Sheffield school catchment areas can’t be changed as demand for places peaks

The catchment area for two Sheffield schools won’t change despite them being heavily oversubscribed.

Tuesday, 23rd November 2021, 9:30 am
Updated Tuesday, 23rd November 2021, 9:30 am

Secondary schools in the south west are facing a decade of being oversubscribed due a 25 per cent increase in births between 2002 and 2012.

Demand is due to peak in 2023/24 and Silverdale and King Ecgbert are currently in ongoing negotiations with Sheffield Council about possibly expanding but nothing has been confirmed.

Coun Douglas Johnson is worried that inner city children who attend south west schools will be the ones to miss out on places.

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Silverdale School. Picture Scott Merrylees

He told an Executive meeting: “Since the inner city areas are furthest away from the south west schools, insufficient places would mean the inner city children will be the first to miss out.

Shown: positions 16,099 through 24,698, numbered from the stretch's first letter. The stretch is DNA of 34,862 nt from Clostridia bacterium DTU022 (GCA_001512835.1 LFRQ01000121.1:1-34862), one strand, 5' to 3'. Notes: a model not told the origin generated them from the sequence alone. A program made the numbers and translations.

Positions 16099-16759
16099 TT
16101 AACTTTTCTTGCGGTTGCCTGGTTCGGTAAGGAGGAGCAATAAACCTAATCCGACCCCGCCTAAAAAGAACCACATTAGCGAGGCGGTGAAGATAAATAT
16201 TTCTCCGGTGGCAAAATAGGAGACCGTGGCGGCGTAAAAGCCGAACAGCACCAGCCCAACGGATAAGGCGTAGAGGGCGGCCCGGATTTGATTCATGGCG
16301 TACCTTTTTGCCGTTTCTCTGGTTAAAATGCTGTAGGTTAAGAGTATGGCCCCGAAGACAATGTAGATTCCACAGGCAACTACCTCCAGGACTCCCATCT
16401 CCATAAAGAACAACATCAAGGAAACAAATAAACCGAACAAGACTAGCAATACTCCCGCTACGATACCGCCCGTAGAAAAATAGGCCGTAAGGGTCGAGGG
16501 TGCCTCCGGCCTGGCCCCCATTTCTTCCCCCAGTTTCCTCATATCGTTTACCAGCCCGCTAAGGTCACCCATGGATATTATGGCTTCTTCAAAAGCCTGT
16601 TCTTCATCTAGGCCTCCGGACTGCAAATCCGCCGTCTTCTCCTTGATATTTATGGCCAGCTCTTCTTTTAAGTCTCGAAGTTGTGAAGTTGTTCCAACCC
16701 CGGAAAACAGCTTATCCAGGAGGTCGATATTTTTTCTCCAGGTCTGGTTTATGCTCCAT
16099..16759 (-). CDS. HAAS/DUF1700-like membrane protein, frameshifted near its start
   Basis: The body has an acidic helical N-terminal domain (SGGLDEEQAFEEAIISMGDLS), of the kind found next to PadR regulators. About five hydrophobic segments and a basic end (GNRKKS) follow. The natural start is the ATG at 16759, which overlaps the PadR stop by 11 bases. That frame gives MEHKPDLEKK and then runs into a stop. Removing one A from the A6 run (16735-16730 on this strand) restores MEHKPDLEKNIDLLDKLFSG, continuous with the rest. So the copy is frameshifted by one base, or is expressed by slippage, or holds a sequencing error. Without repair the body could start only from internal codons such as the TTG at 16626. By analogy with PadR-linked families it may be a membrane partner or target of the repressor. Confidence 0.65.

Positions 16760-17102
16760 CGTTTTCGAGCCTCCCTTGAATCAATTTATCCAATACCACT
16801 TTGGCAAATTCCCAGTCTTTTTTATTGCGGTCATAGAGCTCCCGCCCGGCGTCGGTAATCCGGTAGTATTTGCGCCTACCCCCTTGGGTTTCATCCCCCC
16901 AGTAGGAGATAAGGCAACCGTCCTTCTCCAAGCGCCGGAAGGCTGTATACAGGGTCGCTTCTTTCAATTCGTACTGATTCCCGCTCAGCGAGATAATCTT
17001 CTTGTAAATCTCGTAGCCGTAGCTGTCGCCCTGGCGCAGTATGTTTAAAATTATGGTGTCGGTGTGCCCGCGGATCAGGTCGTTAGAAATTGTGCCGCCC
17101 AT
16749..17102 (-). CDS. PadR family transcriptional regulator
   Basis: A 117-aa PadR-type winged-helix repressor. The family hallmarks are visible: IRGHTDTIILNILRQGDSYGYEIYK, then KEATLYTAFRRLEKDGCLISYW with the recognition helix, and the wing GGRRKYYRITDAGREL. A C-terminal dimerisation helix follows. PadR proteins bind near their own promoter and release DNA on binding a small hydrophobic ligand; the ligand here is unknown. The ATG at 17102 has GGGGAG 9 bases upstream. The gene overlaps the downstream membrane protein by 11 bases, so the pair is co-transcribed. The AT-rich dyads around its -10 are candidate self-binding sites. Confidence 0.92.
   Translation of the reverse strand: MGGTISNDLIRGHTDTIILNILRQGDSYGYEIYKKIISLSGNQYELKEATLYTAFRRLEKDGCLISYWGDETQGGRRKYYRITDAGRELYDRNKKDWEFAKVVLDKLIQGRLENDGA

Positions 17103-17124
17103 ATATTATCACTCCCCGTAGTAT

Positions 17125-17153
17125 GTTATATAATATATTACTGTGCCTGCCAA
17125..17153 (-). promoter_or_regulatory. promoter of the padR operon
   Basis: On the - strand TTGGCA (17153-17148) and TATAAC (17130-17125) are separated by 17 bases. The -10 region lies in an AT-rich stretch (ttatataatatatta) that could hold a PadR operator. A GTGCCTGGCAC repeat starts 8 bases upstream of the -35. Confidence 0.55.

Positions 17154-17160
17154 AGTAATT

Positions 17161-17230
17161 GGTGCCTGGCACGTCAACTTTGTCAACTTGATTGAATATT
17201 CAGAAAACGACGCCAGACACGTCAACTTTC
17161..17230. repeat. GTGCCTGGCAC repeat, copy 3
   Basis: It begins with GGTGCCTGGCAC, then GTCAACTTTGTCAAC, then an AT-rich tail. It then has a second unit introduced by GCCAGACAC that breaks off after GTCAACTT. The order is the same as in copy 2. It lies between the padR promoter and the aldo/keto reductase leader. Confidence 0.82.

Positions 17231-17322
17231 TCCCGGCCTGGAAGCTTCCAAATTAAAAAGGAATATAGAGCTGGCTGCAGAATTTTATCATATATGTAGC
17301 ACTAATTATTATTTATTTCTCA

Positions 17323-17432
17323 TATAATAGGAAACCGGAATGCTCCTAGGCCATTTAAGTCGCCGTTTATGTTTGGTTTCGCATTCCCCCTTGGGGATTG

“That’s what I’m concerned about because I cover the City ward. Children there can get a direct bus to King Ecgbert but they often get allocated places directly as the crow flies but which are much harder to get in.

“Is it time to reconsider this allocation policy where the direct distance is the tiebreaker to getting a place in a certain school?”

Changing school catchments is complex

Officer Nicola Shearstone said the council had looked at a number of options for managing catchment differently but it would be too difficult to change the boundaries of the two schools.

“If you take the south west of the city, the schools are based in the predominantly affluent areas of the geographical boundary.

“The boundaries are in a wedge so they come towards the city centre and you’re right, if we don’t have enough school places, it’s the children that live furthest away that end up not receiving that place in those schools.

“We’ve looked at whether we could reassess our boundaries around the schools and whether they could be reconfigured but it’s an extremely complex and long term piece of work.

“Our concern is any changes wouldn’t necessarily be something we could bring in to manage the demand we will see in 2023/24.”

The council has received government funding to provide extra places but this is an advance on future funding, not extra.